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Fuel Your Mind Friday

Sharpen Your Focus, Work Less, & Accomplish More

Published about 2 months ago • 3 min read

Week 393 (brendan@brendanbarca.com)

Here's your weekly dose of Fuel Your Mind Friday where I share business building ideas, lifestyle design hacks, and inspirational content to help you thrive in your work and find purpose in your life.

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PSA: My wife, Pema Sherpa, and I have another blog called The Mindful Minute! Check it out.

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SHARPEN YOUR FOCUS, WORK LESS, & ACCOMPLISH MORE


In America, we've been bred to accept the 40-hour workweek as the norm. But where did this arbitrary number even come from?

It turns out, this 40-hour framework originated from a little piece of legislation known as the 1938 Fair Standards Labor Act. In its day, the law protected hourly workers by guaranteeing a certain number of hours per week, and thus a weekly pay they could rely on. But with the enhancement of technology, enabling business to get done faster than ever, is this 40-hour concept outdated?

As American author and columnist, Cal Newport, sights in his article in The New Yorker, changes may be underway. A California Democrat introduced a new bill, The Thirty-Two Hour Workweek Act, which would introduce a 4-day work week. Companies may fear less employee hours means lower production and capped growth potential. But a recent experiment with 4-day work weeks at Microsoft Japan indicated this to be far from the truth. After switching to 3-day weekends, Microsoft Japan reported that efficiency increased across the board which resulted in a 40% productivity boost across the business.

While you may not be a CEO who can go about making fast changes at your company, simply understanding that there is no correlation between hours worked and what we can accomplish can be a revelation. We often tell ourselves that the reason we can't pursue a side hustle, get a new job, or begin a new hobby is because we don't have the time. But is it time we're lacking or an ability to prioritize what's truly important?

Many of us don't take the time to ask ourselves what's important to us. In my mid twenties I was one of those people. And after a few years of working 50+ hour weeks I realized (a little late) that I was in a career that didn't fulfill me. Back then I was focused too much on the task of trying to climb the corporate ladder that I never took a moment to ask myself how I wanted to spend my hours each day. I was too far in the weeds and couldn't see the birds-eye-view of my situation.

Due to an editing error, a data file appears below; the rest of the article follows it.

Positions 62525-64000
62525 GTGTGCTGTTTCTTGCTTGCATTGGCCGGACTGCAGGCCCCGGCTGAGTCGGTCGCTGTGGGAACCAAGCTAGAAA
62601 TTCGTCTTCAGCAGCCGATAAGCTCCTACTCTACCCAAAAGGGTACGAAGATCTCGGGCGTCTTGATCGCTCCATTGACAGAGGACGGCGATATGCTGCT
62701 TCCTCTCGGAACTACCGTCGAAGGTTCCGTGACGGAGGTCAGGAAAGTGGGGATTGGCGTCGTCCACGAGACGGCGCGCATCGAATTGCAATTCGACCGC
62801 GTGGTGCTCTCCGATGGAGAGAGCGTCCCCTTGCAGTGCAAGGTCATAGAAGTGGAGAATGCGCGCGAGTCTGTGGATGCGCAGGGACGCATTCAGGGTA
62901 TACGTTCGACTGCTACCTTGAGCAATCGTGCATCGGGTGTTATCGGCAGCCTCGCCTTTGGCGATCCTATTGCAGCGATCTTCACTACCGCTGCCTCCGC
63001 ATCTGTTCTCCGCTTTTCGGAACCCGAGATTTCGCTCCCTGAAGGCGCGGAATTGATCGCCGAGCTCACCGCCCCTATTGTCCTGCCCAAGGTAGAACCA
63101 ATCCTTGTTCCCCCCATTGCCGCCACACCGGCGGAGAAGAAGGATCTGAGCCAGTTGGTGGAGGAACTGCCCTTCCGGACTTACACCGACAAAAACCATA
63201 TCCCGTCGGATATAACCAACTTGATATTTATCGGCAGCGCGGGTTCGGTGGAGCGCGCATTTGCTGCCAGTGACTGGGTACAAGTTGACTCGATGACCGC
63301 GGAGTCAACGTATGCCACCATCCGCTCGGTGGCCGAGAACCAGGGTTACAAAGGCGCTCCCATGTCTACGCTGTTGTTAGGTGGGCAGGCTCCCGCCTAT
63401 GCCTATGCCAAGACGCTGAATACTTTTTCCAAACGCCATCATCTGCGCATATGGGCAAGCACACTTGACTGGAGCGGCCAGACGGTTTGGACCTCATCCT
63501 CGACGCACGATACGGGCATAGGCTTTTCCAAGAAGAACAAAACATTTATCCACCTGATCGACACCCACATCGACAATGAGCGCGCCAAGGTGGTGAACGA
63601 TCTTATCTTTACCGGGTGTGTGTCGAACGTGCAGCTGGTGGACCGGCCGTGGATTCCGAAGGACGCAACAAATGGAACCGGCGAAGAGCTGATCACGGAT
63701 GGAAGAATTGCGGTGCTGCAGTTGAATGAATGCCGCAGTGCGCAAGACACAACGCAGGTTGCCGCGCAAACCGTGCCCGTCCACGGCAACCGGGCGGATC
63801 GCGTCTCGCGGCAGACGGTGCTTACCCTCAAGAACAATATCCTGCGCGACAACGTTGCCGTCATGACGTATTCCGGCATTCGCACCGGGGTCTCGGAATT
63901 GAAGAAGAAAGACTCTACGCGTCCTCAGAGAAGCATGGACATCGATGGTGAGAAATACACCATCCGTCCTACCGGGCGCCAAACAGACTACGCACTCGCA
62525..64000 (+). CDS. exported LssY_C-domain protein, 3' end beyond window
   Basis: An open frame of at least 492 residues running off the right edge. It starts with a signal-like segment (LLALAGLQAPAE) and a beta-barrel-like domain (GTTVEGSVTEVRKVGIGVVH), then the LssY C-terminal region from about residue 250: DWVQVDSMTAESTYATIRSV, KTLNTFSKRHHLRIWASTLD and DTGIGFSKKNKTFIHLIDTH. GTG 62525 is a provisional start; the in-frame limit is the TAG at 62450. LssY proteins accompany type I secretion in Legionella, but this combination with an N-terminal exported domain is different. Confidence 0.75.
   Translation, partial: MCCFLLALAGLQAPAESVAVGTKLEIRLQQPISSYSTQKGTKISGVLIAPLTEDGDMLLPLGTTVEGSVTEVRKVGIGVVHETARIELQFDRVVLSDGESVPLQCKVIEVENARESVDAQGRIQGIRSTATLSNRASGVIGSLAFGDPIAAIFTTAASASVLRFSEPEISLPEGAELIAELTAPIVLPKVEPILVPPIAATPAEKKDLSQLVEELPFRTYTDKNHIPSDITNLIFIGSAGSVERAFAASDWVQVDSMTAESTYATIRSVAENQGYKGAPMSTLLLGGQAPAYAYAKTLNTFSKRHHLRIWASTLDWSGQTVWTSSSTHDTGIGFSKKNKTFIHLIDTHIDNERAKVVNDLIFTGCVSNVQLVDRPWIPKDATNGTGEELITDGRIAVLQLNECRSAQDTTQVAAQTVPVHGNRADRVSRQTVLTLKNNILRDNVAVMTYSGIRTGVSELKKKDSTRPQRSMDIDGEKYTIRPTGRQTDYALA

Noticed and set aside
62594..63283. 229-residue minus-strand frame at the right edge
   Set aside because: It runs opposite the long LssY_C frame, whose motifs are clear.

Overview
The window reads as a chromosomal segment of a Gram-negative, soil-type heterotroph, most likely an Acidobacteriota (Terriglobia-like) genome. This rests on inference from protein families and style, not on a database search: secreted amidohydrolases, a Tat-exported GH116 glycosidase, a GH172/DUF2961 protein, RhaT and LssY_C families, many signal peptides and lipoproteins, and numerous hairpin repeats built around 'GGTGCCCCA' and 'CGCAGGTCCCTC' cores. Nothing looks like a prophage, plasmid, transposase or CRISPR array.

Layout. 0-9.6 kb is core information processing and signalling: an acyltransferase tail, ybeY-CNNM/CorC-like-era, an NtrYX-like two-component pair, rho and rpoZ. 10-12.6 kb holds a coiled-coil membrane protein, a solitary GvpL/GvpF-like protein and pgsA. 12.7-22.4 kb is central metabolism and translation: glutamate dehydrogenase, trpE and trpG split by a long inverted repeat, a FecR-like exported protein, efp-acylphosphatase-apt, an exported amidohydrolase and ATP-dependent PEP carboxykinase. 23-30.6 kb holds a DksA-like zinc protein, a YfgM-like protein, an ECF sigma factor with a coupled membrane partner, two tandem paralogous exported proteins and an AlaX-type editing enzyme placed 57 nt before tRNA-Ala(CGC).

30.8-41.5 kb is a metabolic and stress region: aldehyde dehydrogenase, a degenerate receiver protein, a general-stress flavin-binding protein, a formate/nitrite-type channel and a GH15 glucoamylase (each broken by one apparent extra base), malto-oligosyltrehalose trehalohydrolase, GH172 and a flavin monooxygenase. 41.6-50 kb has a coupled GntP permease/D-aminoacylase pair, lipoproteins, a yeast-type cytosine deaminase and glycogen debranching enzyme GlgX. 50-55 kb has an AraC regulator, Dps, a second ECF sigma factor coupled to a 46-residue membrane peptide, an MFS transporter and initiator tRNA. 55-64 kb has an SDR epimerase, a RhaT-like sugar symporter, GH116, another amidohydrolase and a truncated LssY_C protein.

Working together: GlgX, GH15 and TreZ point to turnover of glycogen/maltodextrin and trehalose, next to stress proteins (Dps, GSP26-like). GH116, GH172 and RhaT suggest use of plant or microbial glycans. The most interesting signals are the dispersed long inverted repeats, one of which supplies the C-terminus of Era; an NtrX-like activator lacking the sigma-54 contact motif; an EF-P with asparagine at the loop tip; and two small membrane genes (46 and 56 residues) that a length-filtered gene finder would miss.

Back then, I created a journaling exercise that helped me to see my situation from a birds-eye-view, identify my priorities, and create longterm goals that didn't take massive amounts of time to accomplish. Here is the series of questions I asked myself:


10-Year Vision & Goal Prioritization Exercise:

Question #1: If I could do anything I wanted, without fear of failure, what would a day in my career look like 10-years from today?

Question #2: Keeping my 10-year vision in mind, what 1-3 things should I aim to accomplish within the next year?

Question #3: Given what I want to accomplish this year, what should my monthly goal be?

Question #4: Given what I want to accomplish this month, what should my goal be this week?

Question #5: How can I pursue these goals using the least amount of hours each week?

Note: Question #1 is the hardest question to answer. I'd recommend doing either a long form journal entry or creating a "word cloud" to help get some ideas going. The key though is to listen to your intuition and not allow fear to restrict your vision.


Too often the 40-hour workweek mentality has us reaching to achieve short-term goals like finishing a work project in 5 in weeks or losing 5 lbs for next month's wedding. But, we need to stop thinking in short-term bursts and instead think in long-term, strategic goals. For example, a long-term goal could be to write and publish a book. This may take 5 years, but if it aligns with your career and life vision, then the whole process is worth it.

Once we prioritize what's truly important to us, and neglect the rest, we find that we have more time than we thought as our focus is sharper.

Get clear on what you want. Know that it's not a lack of time that's getting in your way, but a lack of priority. And then create weekly systems that help you chip away at your longterm goal.


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- Brendan

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Fuel Your Mind Friday

Brendan Barca - Entrepreneur | Speaker | Blogger

Helping busy professionals create space through mindfulness, level-up their mindset & design a life with purpose.

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